TEMPERATURE – There are definite variations in temperature with altitude and with latitude. Naturally, the mountains and the elevated valleys have the cooler climates, with the lower areas of the State having the higher temperatures. There is about a 3° F decrease in mean annual temperature for each 1,000-foot increase in altitude, and approximately 1.5 to 2° F decrease in average yearly temperature for each one degree increase in latitude. Thus, weather stations in the southern counties generally have average annual temperatures 6 to 8 degrees higher than those at similar altitudes over the northern counties.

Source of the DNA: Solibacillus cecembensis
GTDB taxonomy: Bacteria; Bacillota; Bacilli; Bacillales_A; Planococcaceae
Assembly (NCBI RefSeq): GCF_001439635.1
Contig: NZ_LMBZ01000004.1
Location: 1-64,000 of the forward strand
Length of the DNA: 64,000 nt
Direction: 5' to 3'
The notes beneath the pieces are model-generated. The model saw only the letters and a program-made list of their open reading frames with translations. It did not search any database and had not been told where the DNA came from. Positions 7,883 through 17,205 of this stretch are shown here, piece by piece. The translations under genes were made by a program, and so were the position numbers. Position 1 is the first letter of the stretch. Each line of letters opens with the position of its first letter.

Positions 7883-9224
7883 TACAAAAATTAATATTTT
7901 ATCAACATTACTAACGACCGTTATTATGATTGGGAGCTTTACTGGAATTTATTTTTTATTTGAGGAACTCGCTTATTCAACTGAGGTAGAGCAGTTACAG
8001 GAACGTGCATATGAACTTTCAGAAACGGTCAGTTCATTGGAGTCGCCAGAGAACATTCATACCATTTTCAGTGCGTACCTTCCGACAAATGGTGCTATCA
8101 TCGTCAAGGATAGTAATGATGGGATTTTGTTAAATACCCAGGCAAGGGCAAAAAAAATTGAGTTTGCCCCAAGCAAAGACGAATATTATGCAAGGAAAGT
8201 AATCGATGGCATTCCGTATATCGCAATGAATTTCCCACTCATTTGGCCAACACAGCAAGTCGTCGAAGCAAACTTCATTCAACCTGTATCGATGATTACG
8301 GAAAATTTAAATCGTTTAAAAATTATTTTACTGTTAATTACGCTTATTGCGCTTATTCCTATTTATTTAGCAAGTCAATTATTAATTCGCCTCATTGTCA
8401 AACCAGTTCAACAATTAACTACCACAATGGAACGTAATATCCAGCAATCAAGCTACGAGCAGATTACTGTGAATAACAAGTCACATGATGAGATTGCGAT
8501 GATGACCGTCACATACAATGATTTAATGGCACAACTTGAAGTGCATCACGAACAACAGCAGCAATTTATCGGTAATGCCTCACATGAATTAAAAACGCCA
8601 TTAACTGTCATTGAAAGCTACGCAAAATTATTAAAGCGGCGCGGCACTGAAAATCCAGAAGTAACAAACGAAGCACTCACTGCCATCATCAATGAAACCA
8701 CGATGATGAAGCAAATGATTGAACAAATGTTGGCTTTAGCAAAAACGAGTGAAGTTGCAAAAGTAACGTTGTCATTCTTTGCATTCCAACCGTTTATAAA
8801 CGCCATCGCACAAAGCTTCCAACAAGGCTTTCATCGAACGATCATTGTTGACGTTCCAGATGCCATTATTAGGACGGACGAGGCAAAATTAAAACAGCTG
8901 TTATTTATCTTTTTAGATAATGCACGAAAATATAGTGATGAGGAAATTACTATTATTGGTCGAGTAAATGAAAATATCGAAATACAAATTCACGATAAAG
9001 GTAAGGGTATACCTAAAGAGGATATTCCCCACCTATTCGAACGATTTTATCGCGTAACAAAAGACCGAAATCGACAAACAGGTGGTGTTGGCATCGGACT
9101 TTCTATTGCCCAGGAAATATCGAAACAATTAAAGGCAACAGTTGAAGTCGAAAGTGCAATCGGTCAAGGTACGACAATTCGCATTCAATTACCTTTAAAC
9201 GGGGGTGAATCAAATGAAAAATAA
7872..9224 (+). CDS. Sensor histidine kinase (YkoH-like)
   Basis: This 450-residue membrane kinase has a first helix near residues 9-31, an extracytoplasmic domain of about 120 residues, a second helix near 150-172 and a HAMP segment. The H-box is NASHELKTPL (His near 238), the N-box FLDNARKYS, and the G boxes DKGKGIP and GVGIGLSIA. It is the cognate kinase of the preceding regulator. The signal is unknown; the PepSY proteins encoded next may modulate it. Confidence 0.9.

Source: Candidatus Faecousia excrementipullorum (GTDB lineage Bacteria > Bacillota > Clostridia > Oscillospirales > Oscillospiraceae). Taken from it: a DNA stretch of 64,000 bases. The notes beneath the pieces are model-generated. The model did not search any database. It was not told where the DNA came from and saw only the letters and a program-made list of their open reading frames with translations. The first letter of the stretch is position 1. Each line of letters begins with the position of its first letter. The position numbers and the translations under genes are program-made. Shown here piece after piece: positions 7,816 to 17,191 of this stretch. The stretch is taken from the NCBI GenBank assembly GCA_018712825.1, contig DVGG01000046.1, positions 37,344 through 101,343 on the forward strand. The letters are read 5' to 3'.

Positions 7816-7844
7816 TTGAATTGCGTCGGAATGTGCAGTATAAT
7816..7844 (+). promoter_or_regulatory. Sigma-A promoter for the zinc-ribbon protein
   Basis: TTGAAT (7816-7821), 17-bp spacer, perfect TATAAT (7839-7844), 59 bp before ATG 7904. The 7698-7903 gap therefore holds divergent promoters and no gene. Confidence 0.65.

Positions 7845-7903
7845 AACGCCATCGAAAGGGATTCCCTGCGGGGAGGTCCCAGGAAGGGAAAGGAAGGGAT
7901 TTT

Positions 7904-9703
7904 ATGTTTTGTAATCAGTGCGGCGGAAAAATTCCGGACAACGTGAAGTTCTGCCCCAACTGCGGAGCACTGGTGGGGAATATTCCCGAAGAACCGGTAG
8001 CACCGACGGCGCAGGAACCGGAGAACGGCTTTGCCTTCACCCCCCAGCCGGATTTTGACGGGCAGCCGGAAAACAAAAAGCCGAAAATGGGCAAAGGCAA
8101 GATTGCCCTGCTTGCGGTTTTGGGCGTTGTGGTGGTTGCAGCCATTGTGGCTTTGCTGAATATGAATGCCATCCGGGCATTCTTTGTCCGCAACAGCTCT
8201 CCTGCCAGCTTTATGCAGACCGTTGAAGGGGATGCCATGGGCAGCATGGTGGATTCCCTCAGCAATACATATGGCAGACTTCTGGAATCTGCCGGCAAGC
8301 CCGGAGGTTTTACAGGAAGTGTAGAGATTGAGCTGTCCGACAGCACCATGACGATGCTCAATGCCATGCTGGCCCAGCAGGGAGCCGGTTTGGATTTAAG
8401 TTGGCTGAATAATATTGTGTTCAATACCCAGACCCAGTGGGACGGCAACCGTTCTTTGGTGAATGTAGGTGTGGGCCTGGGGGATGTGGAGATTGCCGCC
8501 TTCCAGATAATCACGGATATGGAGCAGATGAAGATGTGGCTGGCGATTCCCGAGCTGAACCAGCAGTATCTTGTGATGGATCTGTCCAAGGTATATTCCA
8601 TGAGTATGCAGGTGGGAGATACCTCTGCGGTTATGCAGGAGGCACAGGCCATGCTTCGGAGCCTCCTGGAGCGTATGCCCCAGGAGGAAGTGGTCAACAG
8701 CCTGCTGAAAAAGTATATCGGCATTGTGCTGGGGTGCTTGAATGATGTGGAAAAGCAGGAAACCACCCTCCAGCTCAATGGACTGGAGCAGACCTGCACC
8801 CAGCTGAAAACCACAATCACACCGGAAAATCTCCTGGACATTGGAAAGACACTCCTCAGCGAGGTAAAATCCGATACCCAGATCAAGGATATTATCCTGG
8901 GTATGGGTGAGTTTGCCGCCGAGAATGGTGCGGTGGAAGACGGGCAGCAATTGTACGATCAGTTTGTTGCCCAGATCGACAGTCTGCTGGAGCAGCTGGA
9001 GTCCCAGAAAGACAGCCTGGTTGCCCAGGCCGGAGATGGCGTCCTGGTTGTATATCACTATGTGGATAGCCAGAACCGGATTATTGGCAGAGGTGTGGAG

Temperatures below zero during winter and early spring are uncommon in most areas of the State, and prolonged periods of extremely cold weather are rare. This is primarily due to the mountains east and north of the State, which act as a barrier to intensely cold continental Artic air masses. The lowest temperature of record is 50° F below zero.
Utah experiences relatively strong insolation during the day and rapid nocturnal cooling, resulting in wide daily ranges in temperature. Even after the hottest days, nights are usually cool over the State.